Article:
For a steady state gas permeation, we assume in our one-dimensional model that the hydrogen flux is equal across the membrane and support in the radial direction. We can then numerically calculate the partial pressure gradient across the dense membrane layer (region I to II) and the porous support (region II to III) using the DGM explained in Section 2.3. In the case of dry sweep, the ambipolar conductivity of protons and electrons was derived from the flux of the disc-shaped membrane [18] and used to calculate the hydrogen partial pressure at the inner membrane/support interface since the pH2 is known at the feed side. Figure 10 shows the pH2 distribution along the membrane and the porous support. According to these simulations, there is a significant hydrogen potential gradient across the dense membrane layer, while the pH2 inside the support does not vary very much. This indicates that both surface kinetics at the inner membrane/support interface and gas diffusion through the porous support do not limit the overall flux.
In the case of wet sweep, the situation becomes more complex as shown from the schematic illustration in Figure 9b. The steady state flux is again used as an implicit condition. The ambipolar conductivity of oxide ions and electrons was used to derive the oxygen partial pressure at the inner surface of the membrane. The water, oxygen, and hydrogen equilibrium constant was used to derive the partial pressure of oxygen at the feed and the membrane/support interfaces. Figure 11 shows that pH2 and pH2O are almost uniformly distributed along the porous support, indicating a high performance of the porous support, as also confirmed by previous permeability measurements of the porous support [27]. However, the simulations show a significant drop of approximately 3 orders of magnitude for the pO2 at the membrane/support interface (Figure 11b). This implies slow surface kinetics for oxygen incorporation into the cercer composite. Slow kinetics for oxygen incorporation was also evidenced by the change in apparent hydrogen permeation upon switching the feed and sweep side (Figure 8).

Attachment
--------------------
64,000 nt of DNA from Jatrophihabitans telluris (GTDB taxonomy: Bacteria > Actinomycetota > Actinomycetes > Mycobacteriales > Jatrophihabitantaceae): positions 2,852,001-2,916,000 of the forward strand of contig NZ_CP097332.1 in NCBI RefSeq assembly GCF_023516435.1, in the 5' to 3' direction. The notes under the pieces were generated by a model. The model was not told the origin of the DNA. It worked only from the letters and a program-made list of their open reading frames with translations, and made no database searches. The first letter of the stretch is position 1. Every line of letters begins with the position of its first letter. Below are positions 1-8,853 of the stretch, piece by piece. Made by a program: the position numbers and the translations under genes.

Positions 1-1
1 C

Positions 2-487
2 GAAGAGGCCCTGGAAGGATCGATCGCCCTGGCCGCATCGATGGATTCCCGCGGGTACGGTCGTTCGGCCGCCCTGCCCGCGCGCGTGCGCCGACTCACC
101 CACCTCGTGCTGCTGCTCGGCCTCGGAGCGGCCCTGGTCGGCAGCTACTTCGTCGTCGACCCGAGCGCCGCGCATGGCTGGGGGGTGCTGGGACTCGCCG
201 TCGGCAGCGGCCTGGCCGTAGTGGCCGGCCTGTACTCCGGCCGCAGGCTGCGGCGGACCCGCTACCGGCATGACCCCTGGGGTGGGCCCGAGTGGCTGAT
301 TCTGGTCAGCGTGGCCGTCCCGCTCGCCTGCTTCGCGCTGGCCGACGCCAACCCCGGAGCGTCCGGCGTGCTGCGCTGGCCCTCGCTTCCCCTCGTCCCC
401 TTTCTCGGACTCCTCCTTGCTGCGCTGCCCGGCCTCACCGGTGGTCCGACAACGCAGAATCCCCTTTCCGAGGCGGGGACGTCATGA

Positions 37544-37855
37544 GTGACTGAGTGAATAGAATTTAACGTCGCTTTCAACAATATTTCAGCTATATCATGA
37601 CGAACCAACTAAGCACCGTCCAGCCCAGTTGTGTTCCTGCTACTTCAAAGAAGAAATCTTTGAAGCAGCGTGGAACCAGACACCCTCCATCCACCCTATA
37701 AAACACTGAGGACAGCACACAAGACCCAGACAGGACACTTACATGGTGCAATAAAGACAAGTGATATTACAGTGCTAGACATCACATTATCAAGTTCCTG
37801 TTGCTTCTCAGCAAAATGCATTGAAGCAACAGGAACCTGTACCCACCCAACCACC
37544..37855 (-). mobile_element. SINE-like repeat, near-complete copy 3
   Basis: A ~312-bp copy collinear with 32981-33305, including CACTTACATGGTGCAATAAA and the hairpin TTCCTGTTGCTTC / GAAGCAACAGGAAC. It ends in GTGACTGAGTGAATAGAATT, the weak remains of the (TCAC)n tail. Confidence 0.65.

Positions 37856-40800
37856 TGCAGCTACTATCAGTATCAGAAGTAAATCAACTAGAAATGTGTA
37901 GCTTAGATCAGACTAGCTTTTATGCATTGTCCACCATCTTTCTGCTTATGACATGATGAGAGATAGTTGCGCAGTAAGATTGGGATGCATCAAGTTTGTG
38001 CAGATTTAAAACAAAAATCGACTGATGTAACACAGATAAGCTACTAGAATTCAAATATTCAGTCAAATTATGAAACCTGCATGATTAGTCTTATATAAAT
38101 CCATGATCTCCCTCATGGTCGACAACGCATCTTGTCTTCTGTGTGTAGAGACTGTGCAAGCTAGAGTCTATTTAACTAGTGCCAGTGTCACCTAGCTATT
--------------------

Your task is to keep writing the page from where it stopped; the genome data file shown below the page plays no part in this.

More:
As reported earlier, it can be seen from the SEM cross section images in Figure 1 that the membrane/support interface consists mainly of LWM grains and that there are very few LSC grains in the open pores of the support, i.e., in contact with a gas phase. The large difference between the apparent hydrogen flux expected from the simulation results and the measured values may be explained by a barrier to oxygen incorporation into the dense LWM layer at the membrane/support interface. By changing the sweep side, the oxygen incorporation is facilitated to some extent, as more LSC grains are in contact with the gas phase on membrane surface. Thus, an enhanced apparent hydrogen flux (by a factor of about 2) is observed albeit the much slower sweep flow rate. Nevertheless, the apparent flux remains far lower than the theoretically value from Equation 11. Again, the dense LWM layer at membrane/support interface (c.f. Figure 1) seems to be a huge obstacle for oxygen incorporation from steam.

3.7. Long-Term Stability

In our previous studies, we have shown that LWM-LSC cercer symmetric membranes degrade under reducing conditions above 900 °C [23]. We also showed that segregation of W may occur on the membrane surface exposed to dry reducing conditions. In the present investigation, the asymmetric membrane was always exposed to hydrogen/oxygen potential gradients, and also dry reducing gradients. Figure 12 shows the reproducible hydrogen fluxes during the first several heating and cooling cycles, and only a small degradation is observed during the last two cooling stages, i.e., from 850–750 °C. This stable performance is quite different from the symmetric membranes [23]. The reason for this difference could be that the interface between the support and the membrane layer prevents cations such as W from diffusing outwards from the surface as observed in [23]. Alternatively, the bulk degradation phenomenon can be expected to be less prominent for the current asymmetric membranes since the apparent flux is limited by surfaces and interfaces rather than ionic conductivity in the bulk. After flux measurements under various conditions, the membrane was kept at 750 °C until the sealing broke. Figure 13 shows stable flux values during the whole period of about 404 h.